What we tell ourselves, and other lies

There are thoughts I’m having today that need to be written down. My inner critic, of course, questions the very premise of necessity as it relates to writing. Gut check done, I remind myself that I’m speaking only for myself: that I write only for myself. I have heard many a writer claim that they write with an audience in mind, and I don’t doubt them. Some of these people, in fact, are very fine writers.

But I do wonder whether giving the reader what they want, or think they want, is going to get anyone anywhere. I mean, book sales, sure. Plenty of those to go around, although not nearly enough for some, I suppose. But it can’t be all about book sales, can it? If you’re living for now, sure. And, I guess, what else is there if not for money, which helps feed us and pay our bills because, well, what else is there?

More and more, we live in a capitalist society where money is all, and we all need to earn our right to a living—unless we earn X number of dollars per year, then we don’t actually have a right to live at all, do we? Likewise with writers, musicians, artists of all kinds — if you’re not earning a minimum amount in sales and royalties each year, you might as well not exist. Why write if you can’t write a bestseller? Your ideas should be palatable to the masses, or else you should be working a job. It’s one or the other. You might have a choice, but, if you’re really a writer, it’s no choice at all.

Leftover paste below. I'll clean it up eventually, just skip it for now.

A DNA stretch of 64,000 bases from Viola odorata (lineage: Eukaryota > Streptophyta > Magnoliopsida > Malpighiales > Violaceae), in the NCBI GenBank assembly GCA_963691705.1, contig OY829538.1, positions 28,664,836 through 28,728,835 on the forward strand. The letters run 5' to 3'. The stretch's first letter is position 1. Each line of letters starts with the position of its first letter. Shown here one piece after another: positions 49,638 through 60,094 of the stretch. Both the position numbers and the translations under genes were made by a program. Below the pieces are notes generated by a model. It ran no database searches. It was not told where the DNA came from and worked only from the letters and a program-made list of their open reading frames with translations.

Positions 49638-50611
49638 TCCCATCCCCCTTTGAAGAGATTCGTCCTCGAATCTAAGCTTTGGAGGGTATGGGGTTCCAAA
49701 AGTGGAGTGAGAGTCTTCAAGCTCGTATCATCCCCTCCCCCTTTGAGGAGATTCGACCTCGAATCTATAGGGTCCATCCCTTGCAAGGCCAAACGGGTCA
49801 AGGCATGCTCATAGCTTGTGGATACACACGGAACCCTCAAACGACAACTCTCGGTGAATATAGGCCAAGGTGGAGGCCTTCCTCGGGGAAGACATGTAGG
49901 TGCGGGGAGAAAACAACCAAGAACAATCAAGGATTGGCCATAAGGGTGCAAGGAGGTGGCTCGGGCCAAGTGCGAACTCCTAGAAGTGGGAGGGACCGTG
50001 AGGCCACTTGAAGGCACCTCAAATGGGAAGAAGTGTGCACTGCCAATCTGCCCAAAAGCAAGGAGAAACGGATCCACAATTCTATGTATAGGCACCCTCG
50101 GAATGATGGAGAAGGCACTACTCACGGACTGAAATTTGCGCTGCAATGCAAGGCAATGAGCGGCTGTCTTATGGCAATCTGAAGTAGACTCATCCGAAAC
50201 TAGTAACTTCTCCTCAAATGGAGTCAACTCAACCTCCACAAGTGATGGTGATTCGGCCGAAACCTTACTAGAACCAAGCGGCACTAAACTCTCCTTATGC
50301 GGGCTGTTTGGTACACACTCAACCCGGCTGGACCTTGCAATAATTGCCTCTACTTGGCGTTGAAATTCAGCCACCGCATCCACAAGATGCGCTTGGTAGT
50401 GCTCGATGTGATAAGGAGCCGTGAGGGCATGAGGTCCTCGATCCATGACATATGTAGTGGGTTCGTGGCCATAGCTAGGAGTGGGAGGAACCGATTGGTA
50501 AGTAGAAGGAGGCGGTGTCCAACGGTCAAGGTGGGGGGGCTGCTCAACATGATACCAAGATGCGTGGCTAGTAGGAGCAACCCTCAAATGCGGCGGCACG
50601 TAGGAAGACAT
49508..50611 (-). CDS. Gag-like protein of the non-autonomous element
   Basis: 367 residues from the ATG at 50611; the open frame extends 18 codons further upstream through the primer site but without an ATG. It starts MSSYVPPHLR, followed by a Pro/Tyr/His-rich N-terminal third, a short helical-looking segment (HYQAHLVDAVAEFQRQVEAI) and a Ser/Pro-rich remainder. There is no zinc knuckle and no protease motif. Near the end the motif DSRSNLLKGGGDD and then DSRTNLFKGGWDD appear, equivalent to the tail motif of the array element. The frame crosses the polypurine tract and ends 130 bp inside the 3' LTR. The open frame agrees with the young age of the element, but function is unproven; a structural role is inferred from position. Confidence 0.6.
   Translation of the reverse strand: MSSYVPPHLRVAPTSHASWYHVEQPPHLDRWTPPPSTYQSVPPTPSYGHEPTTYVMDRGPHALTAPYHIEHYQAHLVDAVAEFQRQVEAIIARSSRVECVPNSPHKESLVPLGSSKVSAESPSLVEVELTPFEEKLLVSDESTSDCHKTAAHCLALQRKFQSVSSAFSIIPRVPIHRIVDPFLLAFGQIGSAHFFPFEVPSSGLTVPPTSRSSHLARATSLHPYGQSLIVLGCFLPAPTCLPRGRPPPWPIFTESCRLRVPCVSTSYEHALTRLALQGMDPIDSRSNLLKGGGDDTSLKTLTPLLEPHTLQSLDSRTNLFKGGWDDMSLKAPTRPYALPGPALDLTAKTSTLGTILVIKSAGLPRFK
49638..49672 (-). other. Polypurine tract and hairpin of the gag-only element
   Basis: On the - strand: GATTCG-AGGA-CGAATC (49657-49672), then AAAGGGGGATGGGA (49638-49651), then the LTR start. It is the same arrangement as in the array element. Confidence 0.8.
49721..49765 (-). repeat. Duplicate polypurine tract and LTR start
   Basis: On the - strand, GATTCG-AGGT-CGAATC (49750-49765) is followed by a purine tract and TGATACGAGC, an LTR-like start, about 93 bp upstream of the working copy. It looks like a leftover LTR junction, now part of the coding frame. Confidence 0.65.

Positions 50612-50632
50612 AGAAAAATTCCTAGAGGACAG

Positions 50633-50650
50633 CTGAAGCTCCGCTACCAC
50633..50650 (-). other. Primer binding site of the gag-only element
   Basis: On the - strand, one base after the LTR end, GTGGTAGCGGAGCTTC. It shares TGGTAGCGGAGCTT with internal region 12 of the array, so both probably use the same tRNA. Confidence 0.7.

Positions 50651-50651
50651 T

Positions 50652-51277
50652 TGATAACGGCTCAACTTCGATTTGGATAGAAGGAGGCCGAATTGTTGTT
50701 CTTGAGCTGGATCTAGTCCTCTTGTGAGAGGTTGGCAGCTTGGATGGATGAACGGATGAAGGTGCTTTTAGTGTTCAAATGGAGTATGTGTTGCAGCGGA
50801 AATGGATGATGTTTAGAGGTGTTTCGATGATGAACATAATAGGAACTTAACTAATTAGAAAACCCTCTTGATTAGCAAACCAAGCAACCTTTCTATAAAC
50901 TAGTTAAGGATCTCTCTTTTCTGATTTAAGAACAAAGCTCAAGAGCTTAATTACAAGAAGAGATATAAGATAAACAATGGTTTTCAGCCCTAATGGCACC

I admit, I get tired of the shitty writing. Not just my own. I mean, I’m a huge proponent of the necessity—even the desire—of writing a shitty first draft. Every great draft begins with the first draft, so whatever it takes. That first draft will necessarily be lesser than its future incarnations, but that’s not a viable reason for never writing it. It would be like saying if you can’t perform a perfect heart surgery, you have no right to study to be a doctor. Or if you can’t skate like Conor McDavid, you should abandon all hope of playing in the Pee Wee tournament when you’re young. Or you should not aspire to be a better person because you’re barely even a good person now.